Paul was, for a time, going to play one of the games of the super-
v.17 "What I am saying with this boastful confidence, I say not with the Lord’s authority but as a fool."
v.21 "I am speaking as a fool"
v.23 "I am talking like a madman"
Paul has a difficult task on his hands. How could he best be of help to his friends in Corinth? How did he need to proceed in order that he might bring every thought captive to Christ in the Corinthian situation? You see Paul was ministering as an apostle of Jesus Christ who had been sent on a mission. And Jesus had already told his disciples how they would have to conduct themselves in difficult and trying circumstances:
Mt.10:16 "Behold, I am sending you out as sheep in the midst of wolves, so be wise as serpents and innocent as doves."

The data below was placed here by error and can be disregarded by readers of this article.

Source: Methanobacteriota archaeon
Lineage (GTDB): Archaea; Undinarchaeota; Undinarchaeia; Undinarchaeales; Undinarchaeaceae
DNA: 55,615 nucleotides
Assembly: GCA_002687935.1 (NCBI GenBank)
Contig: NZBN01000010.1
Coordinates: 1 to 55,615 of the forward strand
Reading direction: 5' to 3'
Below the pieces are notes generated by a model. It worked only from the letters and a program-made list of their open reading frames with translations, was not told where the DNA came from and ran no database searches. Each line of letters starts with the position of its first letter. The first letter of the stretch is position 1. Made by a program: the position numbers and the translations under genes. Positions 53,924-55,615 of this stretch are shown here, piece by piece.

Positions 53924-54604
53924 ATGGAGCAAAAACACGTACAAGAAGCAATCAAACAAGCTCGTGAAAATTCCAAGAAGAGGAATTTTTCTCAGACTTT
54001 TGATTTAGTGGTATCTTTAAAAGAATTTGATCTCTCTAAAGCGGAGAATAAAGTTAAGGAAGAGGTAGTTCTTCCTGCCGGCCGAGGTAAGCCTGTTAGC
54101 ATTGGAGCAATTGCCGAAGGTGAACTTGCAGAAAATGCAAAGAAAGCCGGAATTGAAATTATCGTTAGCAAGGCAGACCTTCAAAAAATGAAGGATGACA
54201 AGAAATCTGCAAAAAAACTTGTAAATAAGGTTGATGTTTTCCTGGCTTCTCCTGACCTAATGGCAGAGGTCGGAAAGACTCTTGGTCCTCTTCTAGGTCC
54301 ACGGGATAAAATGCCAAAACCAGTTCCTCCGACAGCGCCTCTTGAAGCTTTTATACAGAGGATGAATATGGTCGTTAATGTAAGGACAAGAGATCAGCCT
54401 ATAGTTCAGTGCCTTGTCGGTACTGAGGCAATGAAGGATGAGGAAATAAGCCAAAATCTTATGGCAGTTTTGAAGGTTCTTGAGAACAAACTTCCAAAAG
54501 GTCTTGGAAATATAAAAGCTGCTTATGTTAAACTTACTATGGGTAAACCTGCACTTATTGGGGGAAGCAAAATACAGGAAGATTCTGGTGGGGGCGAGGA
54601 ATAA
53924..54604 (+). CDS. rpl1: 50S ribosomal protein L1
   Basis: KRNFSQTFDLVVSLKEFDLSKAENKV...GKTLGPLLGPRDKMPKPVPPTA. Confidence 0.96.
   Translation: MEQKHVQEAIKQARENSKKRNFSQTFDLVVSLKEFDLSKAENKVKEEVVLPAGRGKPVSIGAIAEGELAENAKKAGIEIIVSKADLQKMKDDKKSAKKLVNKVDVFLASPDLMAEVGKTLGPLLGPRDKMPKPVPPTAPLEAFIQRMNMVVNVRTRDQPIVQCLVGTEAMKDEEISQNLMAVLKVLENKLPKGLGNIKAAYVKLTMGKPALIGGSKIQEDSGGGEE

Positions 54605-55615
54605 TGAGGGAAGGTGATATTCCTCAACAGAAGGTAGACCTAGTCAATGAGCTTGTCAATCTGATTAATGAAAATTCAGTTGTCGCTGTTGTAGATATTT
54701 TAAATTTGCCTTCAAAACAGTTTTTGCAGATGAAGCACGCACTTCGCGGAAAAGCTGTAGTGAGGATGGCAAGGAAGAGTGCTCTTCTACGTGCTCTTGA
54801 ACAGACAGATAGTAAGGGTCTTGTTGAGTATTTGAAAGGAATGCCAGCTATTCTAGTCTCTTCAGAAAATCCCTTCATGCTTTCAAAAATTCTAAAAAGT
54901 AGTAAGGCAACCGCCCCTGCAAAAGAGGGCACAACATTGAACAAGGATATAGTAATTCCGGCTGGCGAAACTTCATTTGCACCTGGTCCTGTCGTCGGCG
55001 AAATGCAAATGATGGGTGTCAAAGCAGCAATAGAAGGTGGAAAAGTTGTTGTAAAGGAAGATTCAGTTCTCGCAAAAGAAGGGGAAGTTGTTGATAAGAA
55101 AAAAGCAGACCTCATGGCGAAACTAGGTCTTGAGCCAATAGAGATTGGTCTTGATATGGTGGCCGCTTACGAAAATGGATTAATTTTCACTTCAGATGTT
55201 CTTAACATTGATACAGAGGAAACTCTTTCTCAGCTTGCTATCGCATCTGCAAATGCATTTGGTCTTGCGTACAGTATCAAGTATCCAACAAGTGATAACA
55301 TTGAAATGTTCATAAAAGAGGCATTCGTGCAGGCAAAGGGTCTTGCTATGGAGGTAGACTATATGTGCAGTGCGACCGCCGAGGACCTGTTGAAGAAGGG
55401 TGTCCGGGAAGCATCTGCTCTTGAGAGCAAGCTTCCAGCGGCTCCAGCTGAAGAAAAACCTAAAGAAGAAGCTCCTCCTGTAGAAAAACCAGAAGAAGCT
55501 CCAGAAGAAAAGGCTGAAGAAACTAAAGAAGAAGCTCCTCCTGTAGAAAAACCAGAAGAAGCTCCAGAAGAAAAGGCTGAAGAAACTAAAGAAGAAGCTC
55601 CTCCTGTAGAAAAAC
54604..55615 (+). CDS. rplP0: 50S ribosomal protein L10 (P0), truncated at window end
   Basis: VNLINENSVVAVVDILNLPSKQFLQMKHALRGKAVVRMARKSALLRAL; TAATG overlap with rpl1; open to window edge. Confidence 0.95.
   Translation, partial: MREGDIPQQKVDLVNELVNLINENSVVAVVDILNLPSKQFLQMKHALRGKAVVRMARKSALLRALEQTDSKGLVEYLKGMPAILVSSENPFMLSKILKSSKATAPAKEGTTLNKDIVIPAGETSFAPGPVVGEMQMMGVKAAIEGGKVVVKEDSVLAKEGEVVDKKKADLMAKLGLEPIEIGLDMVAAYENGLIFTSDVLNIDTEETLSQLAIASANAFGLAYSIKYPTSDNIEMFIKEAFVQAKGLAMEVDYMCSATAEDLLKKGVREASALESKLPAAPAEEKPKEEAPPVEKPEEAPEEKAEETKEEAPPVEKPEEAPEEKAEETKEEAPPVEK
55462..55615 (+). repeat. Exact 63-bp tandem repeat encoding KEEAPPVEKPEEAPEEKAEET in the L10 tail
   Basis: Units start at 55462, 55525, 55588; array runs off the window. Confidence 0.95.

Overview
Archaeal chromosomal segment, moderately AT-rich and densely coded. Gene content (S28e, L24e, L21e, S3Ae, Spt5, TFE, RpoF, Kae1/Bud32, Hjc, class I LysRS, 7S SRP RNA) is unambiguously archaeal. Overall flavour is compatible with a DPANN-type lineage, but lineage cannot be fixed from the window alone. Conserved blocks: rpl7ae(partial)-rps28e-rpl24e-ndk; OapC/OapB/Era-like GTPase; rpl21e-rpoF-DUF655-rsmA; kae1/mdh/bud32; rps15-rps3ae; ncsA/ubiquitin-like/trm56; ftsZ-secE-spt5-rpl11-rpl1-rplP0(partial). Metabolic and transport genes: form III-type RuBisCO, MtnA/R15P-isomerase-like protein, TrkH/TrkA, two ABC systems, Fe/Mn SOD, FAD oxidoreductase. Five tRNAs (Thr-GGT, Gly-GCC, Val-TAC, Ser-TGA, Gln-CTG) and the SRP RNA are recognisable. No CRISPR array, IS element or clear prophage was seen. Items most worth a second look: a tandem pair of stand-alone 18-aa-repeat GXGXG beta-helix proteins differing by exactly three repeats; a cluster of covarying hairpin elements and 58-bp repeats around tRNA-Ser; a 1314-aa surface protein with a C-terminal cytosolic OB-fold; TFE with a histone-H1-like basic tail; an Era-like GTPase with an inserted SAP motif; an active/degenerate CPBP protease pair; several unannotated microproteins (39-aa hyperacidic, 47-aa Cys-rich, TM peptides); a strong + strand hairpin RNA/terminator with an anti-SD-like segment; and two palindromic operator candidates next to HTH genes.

That is what Paul was doing here.
Did the Corinthians think he was a fool? Then they should treat him as they treated other fools. They should at least give him a hearing and be ready to listen to what he had to say!
v.19 "For you gladly bear with fools, being wise yourselves!"
Paul’s Defence turns to Offense
The Corinthians had obviously come to consider themselves to be wise people and so Paul referred to this "wisdom" of theirs. In doing so Paul was using irony. Irony properly used can be a potent weapon in our armoury. After all, the "wise" decisions the Corinthians had taken landed them in a right mess though they don’t even seem to have realised this.
In their "wisdom" the Corinthians had not merely tolerated people (people that Paul now described as "fools") but they had actually gone much further than that and had warmly welcomed them. They had listened to what the newcomers had had to say and sadly to their own loss had heeded it. Paul is of course referring to the interlopers and he does not stop at calling them fools but continues to indicate the extent of the negative influence that they have had upon the Corinthians without these latter really noticing what was happening.